Things that were best practice in the past can often be exactly the wrong thing to do in a new environment.
Trial and error
I had first-hand experience of this at one of my previous employers who had just moved to file-based recording. We kept experiencing problems with the ingest of a studio show – the workspace allocated to that production kept falling over.
Upon investigation, we discovered that all the storage allocated for a full week’s shooting had filled up in two days. We could find no technical fault that would explain this. Upon further investigation, we located the cause – the recording operator had been simultaneously ingesting two identical feeds – one main and one safety – just as he had been doing with tape decks for his entire career.
It’s easy to make light of this, but he was just following what had been good operational procedure. Although he had been trained in the operation of the ingest system, he had been given no training in how RAID storage worked, and the implications that had in the resiliency of the new storage medium. Why would he be trained in the technology of spinning disk storage? That’s the purview of engineers, not ROs. But this example shows that it is now the purview of operational staff as well.
In an effort to ensure that new the new systems can be used by experienced crew, many user interfaces have been built to mimic older systems.
This may get people up and running quickly, but it can provide a false sense of security – this looks and works like the old kit, so everything music be the same. We are now seeing the introduction of cameras that use IP instead of SDI.
This change will be invisible to camera operators in most cases. But imagine a very common situation – a camera has failed in one studio just before airtime.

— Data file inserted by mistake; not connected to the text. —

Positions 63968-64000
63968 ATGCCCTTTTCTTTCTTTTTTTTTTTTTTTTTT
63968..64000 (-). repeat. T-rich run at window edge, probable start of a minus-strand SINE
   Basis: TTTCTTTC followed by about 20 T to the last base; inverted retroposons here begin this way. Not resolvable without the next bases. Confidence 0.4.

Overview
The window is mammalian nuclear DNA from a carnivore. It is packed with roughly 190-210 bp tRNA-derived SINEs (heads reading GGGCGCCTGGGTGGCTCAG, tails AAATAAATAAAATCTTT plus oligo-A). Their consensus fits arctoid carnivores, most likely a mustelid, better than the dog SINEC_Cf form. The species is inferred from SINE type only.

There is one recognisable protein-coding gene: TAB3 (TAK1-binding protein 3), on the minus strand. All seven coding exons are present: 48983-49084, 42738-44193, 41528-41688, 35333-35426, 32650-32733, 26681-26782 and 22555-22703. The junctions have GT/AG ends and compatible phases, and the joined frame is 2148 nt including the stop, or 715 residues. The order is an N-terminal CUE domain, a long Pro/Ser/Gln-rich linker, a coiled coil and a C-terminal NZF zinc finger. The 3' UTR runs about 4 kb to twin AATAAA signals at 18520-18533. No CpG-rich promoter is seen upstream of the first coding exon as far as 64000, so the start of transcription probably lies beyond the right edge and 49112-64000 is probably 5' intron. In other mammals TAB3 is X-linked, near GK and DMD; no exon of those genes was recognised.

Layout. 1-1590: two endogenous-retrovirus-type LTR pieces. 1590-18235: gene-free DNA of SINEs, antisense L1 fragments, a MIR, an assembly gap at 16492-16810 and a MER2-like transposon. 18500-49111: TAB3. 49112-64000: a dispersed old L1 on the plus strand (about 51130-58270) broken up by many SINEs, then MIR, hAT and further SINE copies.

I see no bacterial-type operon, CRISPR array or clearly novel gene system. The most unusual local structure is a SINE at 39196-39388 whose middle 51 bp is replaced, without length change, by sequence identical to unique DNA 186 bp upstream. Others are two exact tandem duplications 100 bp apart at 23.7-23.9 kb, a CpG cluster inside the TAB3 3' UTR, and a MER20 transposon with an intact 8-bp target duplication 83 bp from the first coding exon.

A camera from another studio is brought in and plugged into the cable that had been used for the faulty unit. It’s perfectly reasonable to assume that the replacement will immediately show up in the right place on the vision mixer – after all, that’s the way it works with SDI. But no – the new camera is still showing up on the camera channel it was assigned to in the other studio.
Patching in the world of IP is virtual not physical. Suddenly, we need an engineer in the studio just to make a simple camera swap.
Unless we want to increase the number of engineers on standby for productions, what’s required is in-depth training of operational staff in IT topics.
They will need to understand operating systems, storage arrays, IP communication, and more. Just as a good DOP understands the optics of a lens even though they’re not a lens grinder, everyone needs to have a solid understanding of the components of their tools.
It’s not enough to simply know which buttons to press.
As well as being a music producer and composer, John Maxwell Hobbs is a course leader at the National Film and Television School, media consultant and the former Head of Technology at BBC Scotland.
Read more from John Maxwell Hobbs: From cinema to online: Delivering the arts to new audiences